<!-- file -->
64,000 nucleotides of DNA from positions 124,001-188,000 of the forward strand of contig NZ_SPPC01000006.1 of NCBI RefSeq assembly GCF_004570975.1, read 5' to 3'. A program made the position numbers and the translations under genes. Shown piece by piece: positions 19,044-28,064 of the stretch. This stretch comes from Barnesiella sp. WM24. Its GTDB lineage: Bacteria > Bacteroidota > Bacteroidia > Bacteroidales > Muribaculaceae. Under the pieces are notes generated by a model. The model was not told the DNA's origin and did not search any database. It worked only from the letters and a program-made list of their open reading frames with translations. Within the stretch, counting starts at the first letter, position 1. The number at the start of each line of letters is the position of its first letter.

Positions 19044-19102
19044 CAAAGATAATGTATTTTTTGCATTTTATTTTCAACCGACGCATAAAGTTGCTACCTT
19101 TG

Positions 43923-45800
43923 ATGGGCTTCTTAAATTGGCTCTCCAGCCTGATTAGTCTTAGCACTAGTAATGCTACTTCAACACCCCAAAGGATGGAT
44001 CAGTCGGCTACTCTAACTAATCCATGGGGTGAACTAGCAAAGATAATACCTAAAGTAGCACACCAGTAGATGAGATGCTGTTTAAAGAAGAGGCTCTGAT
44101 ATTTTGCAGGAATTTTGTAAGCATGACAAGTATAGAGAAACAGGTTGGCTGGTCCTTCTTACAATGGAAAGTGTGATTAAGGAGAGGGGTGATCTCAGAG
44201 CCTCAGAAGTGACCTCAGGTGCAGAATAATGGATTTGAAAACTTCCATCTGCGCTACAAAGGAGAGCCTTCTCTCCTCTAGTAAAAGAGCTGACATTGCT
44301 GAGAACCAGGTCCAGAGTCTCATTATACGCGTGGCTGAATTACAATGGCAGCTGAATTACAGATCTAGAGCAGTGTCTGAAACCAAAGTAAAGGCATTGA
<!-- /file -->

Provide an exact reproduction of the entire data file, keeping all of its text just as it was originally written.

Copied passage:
64,000 nucleotides of DNA from positions 124,001-188,000 of the forward strand of contig NZ_SPPC01000006.1 of NCBI RefSeq assembly GCF_004570975.1, read 5' to 3'. A program made the position numbers and the translations under genes. Shown piece by piece: positions 19,044-28,064 of the stretch. This stretch comes from Barnesiella sp. WM24. Its GTDB lineage: Bacteria > Bacteroidota > Bacteroidia > Bacteroidales > Muribaculaceae. Under the pieces are notes generated by a model. The model was not told the DNA's origin and did not search any database. It worked only from the letters and a program-made list of their open reading frames with translations. Within the stretch, counting starts at the first letter, position 1. The number at the start of each line of letters is the position of its first letter.

Positions 19044-19102
19044 CAAAGATAATGTATTTTTTGCATTTTATTTTCAACCGACGCATAAAGTTGCTACCTT
19101 TG

Positions 43923-45800
43923 ATGGGCTTCTTAAATTGGCTCTCCAGCCTGATTAGTCTTAGCACTAGTAATGCTACTTCAACACCCCAAAGGATGGAT
44001 CAGTCGGCTACTCTAACTAATCCATGGGGTGAACTAGCAAAGATAATACCTAAAGTAGCACACCAGTAGATGAGATGCTGTTTAAAGAAGAGGCTCTGAT
44101 ATTTTGCAGGAATTTTGTAAGCATGACAAGTATAGAGAAACAGGTTGGCTGGTCCTTCTTACAATGGAAAGTGTGATTAAGGAGAGGGGTGATCTCAGAG
44201 CCTCAGAAGTGACCTCAGGTGCAGAATAATGGATTTGAAAACTTCCATCTGCGCTACAAAGGAGAGCCTTCTCTCCTCTAGTAAAAGAGCTGACATTGCT
44301 GAGAACCAGGTCCAGAGTCTCATTATACGCGTGGCTGAATTACAATGGCAGCTGAATTACAGATCTAGAGCAGTGTCTGAAACCAAAGTAAAGGCATTGA